Payton Luokkala: Living in the real world
I kicked the frozen dirt as I walked my usual 30 paces ahead of my family. Between the gray sky and the twisting branches, the path was dark; though the trees were empty of leaves, they still dimmed the day. With ears cocked like a retriever’s, I listened to my rabid sister’s chatter — not because of the cold, but because of the excitement of her college experiences.
My sister is not one to miss an opportunity. I noticed my toe catch on a rock as I heard my dad snort behind me. In response, my sister halted her fantastical monologue to snarl a what? The laughter was still in my dad’s voice as he replied, “You do so many things that it is hard to keep track. How do I know what to be excited about? You have so many ideas — some you only try out in a sentence.”
Her current job allows her to cartwheel down the halls between stacks upon stacks of obscure books in the lower levels of the library. She sends me pictures of her favorite titles.
She also has a job plucking the feathers off birds and placing their bones into formaldehyde jars; she is a member of a dance team that mixes traditional Northern Indian folk with hip hop (although she had never danced a day in her life before joining); she organizes and referees tennis matches; she started a cross-country ski team (though she has no skis at school and lives in a sprawling urban environment; she volunteered in a hospital for about four hours; she was a member of the crew team for the duration of an e-mail exchange. She also conducted research on bones infected with malaria and traveled up to Alaska to survey archaeological sites, checking to see if the climate had weathered them. And yesterday, she left for Senegal.
She wants to be an archaeologist.
She wants to be an animator and work for Pixar.
She wants to be a doctor.
She wants to be a humor writer for Saturday Night Live.
She wants to discover mermaids.
My sister was in true disbelief at my dad’s frustration. “What’s wrong with that?” she asked. I sensed my dad’s struggle to reply, and, after a moment, I heard his hands drop to his sides and his breath stagger across the air.
I found this exchange of dire importance. When should one dream on the inside instead of describing their dreams out loud? When should one live inside their own head? Could I justify being as jealous of my sister’s lively imaginative life as I was of her real one?
I recognized that I spend a lot of time living inside my own head instead of the real world. I counted the attributes. Confining my world to the inside of my brain has made me prone to excessive worrying. My internality may take away from activity in the physical world. I often have a surprised tone when someone starts a conversation. I often forget where and when I am (This is frightening — what are we without context?).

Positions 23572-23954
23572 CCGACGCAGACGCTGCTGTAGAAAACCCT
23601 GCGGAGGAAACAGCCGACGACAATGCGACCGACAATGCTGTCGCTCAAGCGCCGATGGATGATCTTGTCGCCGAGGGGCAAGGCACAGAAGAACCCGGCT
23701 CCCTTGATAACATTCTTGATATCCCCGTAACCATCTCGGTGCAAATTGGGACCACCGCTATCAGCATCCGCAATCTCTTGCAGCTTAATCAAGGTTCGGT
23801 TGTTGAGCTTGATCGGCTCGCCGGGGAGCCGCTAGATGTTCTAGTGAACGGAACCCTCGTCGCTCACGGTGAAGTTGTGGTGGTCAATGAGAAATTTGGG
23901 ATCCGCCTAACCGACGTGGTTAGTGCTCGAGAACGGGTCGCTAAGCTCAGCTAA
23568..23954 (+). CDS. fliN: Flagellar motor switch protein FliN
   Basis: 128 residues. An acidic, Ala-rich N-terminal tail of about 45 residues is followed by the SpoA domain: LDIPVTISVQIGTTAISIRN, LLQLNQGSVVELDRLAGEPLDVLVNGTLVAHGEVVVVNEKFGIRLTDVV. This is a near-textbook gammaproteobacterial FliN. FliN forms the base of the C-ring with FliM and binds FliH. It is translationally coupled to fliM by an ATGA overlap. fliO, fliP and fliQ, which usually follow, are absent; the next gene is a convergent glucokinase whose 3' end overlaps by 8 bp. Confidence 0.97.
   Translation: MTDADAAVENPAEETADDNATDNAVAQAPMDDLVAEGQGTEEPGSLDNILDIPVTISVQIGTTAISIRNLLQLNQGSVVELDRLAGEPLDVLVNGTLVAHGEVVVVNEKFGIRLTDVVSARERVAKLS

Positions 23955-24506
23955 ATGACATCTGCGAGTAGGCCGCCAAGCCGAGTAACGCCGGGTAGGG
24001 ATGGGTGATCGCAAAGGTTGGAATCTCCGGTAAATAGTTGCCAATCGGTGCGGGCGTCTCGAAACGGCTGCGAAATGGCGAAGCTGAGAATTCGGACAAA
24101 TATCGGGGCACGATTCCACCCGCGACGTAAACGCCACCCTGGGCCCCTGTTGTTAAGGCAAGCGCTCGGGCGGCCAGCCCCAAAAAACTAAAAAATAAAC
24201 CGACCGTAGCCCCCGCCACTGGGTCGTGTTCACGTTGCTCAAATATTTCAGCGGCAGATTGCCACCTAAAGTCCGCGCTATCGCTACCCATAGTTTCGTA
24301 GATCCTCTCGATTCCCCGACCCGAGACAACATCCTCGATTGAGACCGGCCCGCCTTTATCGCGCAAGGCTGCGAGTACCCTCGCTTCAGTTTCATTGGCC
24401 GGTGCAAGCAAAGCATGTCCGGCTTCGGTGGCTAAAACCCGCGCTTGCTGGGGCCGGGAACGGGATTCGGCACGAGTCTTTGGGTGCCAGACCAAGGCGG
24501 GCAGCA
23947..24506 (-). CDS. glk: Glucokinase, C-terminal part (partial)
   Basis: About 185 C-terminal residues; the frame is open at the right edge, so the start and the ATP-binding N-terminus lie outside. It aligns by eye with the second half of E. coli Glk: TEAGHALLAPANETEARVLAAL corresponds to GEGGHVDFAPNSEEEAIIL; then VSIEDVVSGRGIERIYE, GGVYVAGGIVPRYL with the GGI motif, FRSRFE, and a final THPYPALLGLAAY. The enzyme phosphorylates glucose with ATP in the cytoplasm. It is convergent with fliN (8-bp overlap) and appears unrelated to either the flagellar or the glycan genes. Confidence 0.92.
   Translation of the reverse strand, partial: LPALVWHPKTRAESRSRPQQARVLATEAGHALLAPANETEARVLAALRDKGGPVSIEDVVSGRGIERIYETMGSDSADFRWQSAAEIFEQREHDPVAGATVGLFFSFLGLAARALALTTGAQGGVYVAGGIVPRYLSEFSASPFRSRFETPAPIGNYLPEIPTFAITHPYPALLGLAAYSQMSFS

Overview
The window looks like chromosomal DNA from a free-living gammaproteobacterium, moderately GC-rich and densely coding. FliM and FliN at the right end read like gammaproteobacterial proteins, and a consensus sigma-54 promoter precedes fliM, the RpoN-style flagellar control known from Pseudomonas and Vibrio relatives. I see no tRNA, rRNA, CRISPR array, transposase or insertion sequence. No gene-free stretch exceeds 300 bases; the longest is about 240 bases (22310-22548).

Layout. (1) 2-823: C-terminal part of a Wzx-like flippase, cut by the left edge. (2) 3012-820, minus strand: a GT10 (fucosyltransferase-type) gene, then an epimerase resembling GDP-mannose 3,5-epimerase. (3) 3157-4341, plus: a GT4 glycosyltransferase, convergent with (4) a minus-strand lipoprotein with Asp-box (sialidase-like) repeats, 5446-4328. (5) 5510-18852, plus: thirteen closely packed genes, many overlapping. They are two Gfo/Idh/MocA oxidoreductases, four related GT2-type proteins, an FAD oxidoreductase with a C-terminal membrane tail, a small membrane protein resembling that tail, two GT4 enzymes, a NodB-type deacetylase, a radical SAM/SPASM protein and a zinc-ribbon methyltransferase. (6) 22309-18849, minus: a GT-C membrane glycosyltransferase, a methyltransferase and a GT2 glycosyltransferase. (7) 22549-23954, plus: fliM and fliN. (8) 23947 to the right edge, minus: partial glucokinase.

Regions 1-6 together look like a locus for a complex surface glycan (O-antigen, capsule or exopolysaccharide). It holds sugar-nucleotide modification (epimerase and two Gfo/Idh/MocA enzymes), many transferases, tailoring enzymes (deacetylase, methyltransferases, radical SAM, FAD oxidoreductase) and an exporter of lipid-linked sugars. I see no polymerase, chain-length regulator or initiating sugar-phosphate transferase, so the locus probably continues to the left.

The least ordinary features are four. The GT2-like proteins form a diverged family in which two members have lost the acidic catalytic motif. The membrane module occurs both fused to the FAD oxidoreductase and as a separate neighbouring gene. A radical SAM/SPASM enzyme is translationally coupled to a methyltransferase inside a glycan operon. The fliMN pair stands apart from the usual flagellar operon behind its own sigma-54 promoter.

This seems an overwhelmingly negative way of life at first glance. However, those who live internally often are the most creative — writers, artists and inventors. A life of thought also contributes to one’s self-awareness and often leads to being conscious of and thoughtful toward others. Life inside works much like a good book, allowing you to transcend space and time, giving a more abundant and exciting life.
That last point is not a good one. In fact, it is the reason why living in your head seems so bleak. Because when one reaches the final page of a book and realizes the journey has not been a real one, the world feels empty. I tried to think of why the outward excitements of my sister and the constant buzz inside my own brain have such different effects.
The best explanation I can offer regarding the difference between her and me is that she gives each idea a chance (though the duration of each chance varies). She gives them at least one gulp of oxygen as she lets them fly off her tongue. At least one. Whether spoken to my parents or via an e-mail to the rowing head coach, she gives her ideas space to be real. Never did my mother tell me to think before I spoke. I always did on my own, so thoroughly that few sentences escaped my lips. I am not one to take risks, even in speech, but if one cannot say it, how does one ever expect to accomplish it?
The line between life in your head and life outside of it needs to be crossed when one senses themselves ceasing to speak. The first step to overcoming an obstacle should be to speak its name, just as it should be the first step in achieving a goal or enacting a plan. Just as silence may be the fence that traps one inside of one’s own head, speech may be the easiest bridge to action.
One Wednesday night, it was quiet hours in the dorms, and I was walking out of a friend’s room laughing freely. A boy I knew poked his head out from his room into the hall, sternly reminding me of quiet hours. I did not apologize. Because I say so little, I have started to feel ashamed taking back what little sound I make. I laughed some more. It felt good to live in the real world.
Payton Luokkala can be reached at firstname.lastname@example.org.